Saturday, January 11, 2014

Silent Running (1972)

This is one of those movies that comes up when people discuss science fiction films of the 1970s. Lately I’ve seen some good reviews of it, some people even putting in their top five sci-fi films of all time. Now that gets my attention. So when it appeared on Netflix download, I had to check it out.

Freeman Lowell (Bruce Dern) is an astronaut aboard the space ship Valley Forge. His mission for the past eight years was maintaining the flora and fauna preserved from earth inside of giant domes attached to the ship. Earth has lost all of its natural resources, and only on a fleet of ships like this have they been retained. The objective was to return them to earth when the planet was cleaned up and ready to have life on it.

Unfortunately orders come up to jettison and detonate all the domes and return to earth. No reason is given. But none is needed. Lowell can’t and won’t let that happen. He disobeys his orders and manages to save one dome, even if the rest of the crew has to die in the process. Now Lowell is stranded in space with his three robot pals and trying his best to keep life in the dome going strong. But will Lowell be able to maintain his Silent Running or is he a doomed man.

Good Points:
  • Some brilliant model work and visual effects for the era
  • Impressive production design giving the ship a lived in appearance
  • Contains some pretty intense moments in it

Bad Points:
  • Bruce Dern seems to be just a little too intense to be likable
  • Those musical montages with Joan Baez singing… um, yeah…
  • The message gets in the way of the movie

Visually this movie is really something else. I love the designs and execution of the ships, the robots, the interiors, everything. Obviously the film went on to influence other science fiction films afterward. But the heavy-handed approach to the material ends up hurting the end result. Bruce Dern often looks a couple fries short of a happy meal, keeping me from connecting to him and being more afraid for what he’s going to do next. The musical montages and the lack of explanation of certain key events pulled me out of the story. In the end, I can see why some folks might connect to this more than I did, but it is worth checking out.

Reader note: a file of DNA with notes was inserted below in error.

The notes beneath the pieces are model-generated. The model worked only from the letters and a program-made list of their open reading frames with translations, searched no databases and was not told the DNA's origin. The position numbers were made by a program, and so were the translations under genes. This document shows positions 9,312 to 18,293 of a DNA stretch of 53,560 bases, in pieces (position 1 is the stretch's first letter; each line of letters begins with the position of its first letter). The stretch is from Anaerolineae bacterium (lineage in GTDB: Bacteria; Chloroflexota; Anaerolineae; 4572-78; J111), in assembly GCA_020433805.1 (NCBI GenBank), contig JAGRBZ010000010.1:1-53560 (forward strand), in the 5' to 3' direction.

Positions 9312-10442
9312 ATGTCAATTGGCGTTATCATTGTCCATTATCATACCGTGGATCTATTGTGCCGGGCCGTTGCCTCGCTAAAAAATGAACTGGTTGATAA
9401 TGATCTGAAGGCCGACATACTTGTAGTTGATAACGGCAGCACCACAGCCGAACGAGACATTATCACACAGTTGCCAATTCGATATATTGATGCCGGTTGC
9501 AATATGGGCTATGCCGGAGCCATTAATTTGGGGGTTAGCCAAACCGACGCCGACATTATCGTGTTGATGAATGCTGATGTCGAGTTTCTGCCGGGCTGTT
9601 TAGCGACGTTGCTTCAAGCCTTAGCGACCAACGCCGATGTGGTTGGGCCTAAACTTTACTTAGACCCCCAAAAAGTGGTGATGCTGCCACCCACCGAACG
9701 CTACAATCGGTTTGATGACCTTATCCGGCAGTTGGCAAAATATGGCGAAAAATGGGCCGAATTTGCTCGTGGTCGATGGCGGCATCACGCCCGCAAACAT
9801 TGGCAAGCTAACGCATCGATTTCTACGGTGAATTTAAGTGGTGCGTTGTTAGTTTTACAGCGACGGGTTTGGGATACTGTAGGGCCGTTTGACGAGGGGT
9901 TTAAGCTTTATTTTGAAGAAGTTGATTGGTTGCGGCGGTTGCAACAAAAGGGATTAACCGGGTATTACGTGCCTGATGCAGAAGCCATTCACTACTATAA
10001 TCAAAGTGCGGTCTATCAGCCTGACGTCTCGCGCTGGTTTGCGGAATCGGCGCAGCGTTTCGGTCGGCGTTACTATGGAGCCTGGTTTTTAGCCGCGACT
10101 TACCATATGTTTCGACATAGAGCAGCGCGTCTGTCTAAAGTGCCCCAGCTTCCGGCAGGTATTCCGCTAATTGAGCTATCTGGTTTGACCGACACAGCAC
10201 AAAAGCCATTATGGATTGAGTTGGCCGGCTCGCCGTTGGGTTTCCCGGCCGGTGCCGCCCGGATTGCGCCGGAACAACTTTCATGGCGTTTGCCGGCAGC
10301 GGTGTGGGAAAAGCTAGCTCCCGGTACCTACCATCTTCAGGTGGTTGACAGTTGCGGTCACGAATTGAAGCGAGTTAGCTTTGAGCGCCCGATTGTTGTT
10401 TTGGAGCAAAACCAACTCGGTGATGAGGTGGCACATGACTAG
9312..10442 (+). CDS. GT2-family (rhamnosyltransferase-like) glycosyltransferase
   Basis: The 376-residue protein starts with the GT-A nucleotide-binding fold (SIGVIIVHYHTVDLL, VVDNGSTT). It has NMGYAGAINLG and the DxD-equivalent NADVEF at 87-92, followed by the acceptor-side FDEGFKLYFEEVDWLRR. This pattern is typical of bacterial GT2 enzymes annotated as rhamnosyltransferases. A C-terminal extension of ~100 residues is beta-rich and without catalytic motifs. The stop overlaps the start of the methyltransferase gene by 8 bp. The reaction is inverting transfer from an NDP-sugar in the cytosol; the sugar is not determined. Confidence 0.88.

Scores (out of 5)
Visuals: 5
Sound: 4
Acting: 3
Script: 3
Music: 3
Direction: 3
Entertainment: 3
Total:  3

Curious about a full review, sent me an email and I’ll make additional thoughts to this review.    


  1. I think Silent Running suffers a bit from the sign of the times when these type message films were made supposedly to expose "the system." But it's hard to get behind the Bruce Dern character who really is sort of a sociopath. I enjoyed the escapism, and the efx, but I think the story could have been worked out a bit better. When I thought of this movie, I also thought about the western, Unforgiven. There are similarities in both of the anti-hero characters of Eastwood and Dern, but we get behind Eastwood's character more. And I'm guessing that's because the character that Hackman plays is every bit as bad, but we don't get that in Silent Running.

    1. Wow, I didn't think of that connect with "Unforgiven". Good catch there.

      Yeah I think we are supposed to sympathize with Dern's character because he is sticking it to the man. But he really comes across as unstable. Even his final act seems to be driven by his guilt at killing his fellow astronauts, and crumbling under the desire to end it all. He's a really odd character and not one I found sympathetic. I think another pass of the script could have helped this film feel a little less preachy. Still I'm glad I've seen it. But I get the feeling that you may have had to have been there in 1972 to really enjoy it.

  2. I was there in 1972, and there really was a tendency among filmmakers to think (as you say about the makers of this flick) that being anti-establishment by itself was sufficient to make a character sympathetic, at least to a particular target audience. The messages were often heavy-handed, as in Getting Straight (1970). This annoyed me at the time even when I agreed with the messages, and often I can enjoy such movies better now that they aren't so Relevant. (Capital R intended.)

    I liked this one well enough in the day -- it was pretty well-produced scifi after all -- but I've never felt the urge to rewatch it. Maybe that says it all.

    1. Yeah, I'm not sure I'll revisit this one either. Compared to another 70's sci-fi, "Logan's Run". I found that to be much more engaging and the characters easier to identify with. It is heavy handed too, but it manages to work in spite of it.